Blood on the moon : the assassination of Abraham Lincoln



Transcription of Annotations

Notes from front endpapers: "Otto Eisenschiml. - 5000 military commissions during C.W. - 13,000 people [?]. - Crook's story. - Conspiracy - David George - a.k.a. J.W. Booth. - [?], ok. - died 1903 - exhumation of Booth; 1994: tried for another. - Yellow fever 1864/65: Dr. Luke Blackburn. - Soldier's home - place to kidnap A.L. - How many kidnap plans did confederates have? - New Bern, N.C. - Blackburn killed 2000. - Friar L. Bates, TN lawyer and David E. George - the mummy Henry Ford wouldn't buy, p. 249. - Mistake, p. 75; East Wing, p. 194; p. 67: Mud." -- Annotations by Brian Lamb in the margins and underlining of pertinent phrases throughout the book. -- Examples: p. xv: "Basic research stood on shoulders of James O. Hall, premier researcher." -- p. 2: "The most widely held and egregious myth is that Dr. Samuel Alexander Mudd, the Charles County physician who set Booth's broken leg, was an innocent man persecuted for simply following his Hippocratic Oath." -- p. 7: "Booth was aided by key members of the Confederate underground at every step." -- p. 38: "Lincoln's heinous act calling for emancipation was the first step in stripping away the unwritten rule of "civilized warfare" that held political leaders immune from becoming military targets." -- p. 44: "Lincoln must have realized that burning everything in Richmond and capturing Jefferson Davis could not happen without the loss of civilian life." -- p. 68: "Hatred tied to loss of slaves and land values; tobacco farming." -- p. 95: "When asked what he would do with the rebel leaders, Lincoln said that he would just as soon see them flee the country." -- p. 101: "Fourteen hours later, as Lincoln lay dying, Stanton would abandon Lincoln's policy and issue orders to track down and arrest Thompson along with every other member of the Confederate operation in Canada." -- p. 223: "No matter how one compares the military trial with a civil trial, the real difference between the two forms in July of 1865 was the belief by the government that a civil trial would result in jury nullification due to strong Southern sympathies in the civil population of the District of Columbia."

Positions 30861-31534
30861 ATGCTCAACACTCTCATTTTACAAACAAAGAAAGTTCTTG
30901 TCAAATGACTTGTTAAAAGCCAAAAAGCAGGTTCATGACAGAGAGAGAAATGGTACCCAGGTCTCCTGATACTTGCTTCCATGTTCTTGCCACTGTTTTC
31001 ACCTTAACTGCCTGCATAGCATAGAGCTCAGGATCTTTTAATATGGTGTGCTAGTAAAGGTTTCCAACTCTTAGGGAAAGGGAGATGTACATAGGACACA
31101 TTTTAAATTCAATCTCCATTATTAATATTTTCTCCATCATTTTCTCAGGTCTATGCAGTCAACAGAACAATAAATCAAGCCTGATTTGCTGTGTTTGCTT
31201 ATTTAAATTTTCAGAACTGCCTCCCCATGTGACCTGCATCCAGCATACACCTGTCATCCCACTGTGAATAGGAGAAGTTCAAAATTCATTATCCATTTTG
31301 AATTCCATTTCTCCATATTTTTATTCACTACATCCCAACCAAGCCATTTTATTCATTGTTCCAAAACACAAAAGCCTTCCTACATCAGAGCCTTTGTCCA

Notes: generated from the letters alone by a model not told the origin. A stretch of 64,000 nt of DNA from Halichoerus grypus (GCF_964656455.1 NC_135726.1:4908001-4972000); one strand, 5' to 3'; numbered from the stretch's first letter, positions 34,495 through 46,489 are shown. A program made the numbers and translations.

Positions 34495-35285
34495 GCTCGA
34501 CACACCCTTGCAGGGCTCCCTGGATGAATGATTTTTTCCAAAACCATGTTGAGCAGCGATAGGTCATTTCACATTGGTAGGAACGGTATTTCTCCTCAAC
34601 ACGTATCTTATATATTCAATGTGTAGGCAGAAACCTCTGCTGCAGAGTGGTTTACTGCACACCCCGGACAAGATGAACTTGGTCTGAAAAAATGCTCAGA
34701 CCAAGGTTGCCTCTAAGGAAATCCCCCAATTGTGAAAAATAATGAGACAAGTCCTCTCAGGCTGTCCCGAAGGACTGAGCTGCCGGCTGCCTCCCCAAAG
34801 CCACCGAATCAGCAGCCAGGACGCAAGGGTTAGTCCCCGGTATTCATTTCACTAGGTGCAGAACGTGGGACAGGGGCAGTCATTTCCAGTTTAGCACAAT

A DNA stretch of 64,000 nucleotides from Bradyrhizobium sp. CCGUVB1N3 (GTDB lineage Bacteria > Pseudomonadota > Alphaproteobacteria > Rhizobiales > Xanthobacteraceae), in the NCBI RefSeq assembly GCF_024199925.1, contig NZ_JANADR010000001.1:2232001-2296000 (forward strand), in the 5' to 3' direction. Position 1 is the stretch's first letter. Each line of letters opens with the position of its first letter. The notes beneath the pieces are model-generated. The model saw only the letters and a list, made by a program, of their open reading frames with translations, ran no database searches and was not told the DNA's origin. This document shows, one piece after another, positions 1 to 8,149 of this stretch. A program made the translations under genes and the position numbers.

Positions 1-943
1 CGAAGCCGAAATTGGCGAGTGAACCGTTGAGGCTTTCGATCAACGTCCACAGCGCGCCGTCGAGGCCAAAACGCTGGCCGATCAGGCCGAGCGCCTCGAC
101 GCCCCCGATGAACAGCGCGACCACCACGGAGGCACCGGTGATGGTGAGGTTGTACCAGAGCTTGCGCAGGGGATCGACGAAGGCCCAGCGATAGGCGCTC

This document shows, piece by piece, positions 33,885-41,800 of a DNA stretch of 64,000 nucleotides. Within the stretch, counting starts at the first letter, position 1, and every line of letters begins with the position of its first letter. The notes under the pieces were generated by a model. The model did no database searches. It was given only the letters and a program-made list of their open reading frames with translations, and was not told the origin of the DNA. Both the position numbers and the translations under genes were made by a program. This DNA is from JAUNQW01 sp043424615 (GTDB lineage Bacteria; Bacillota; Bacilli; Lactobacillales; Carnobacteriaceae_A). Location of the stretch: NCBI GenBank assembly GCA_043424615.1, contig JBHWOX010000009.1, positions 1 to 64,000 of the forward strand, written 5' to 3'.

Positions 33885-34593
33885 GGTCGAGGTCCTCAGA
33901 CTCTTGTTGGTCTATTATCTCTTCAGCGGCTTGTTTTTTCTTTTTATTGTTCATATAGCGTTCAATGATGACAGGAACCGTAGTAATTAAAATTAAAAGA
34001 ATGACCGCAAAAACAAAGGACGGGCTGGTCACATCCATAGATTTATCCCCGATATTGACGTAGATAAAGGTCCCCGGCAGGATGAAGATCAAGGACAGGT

Steers, Edward, “Blood on the moon : the assassination of Abraham Lincoln,” One Book. One Author. One Hour., accessed March 21, 2023,


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Blood on the moon : the assassination of Abraham Lincoln


Steers, Edward


Program air date: February 17, 2002


Draws upon primary sources to chronicle the assassination of President Abraham Lincoln and debunk myths that have shrouded the event, covering the planning of the murder and the investigation and executions that followed it.


"Lincoln, Abraham, 1809-1865--Assassination."
"Booth, John Wilkes, 1838-1865."


Brian Lamb Booknotes Collection
Gift of Brian Lamb, 2011.


University Press of Kentucky
George Mason University. Libraries. Special Collections & Archives


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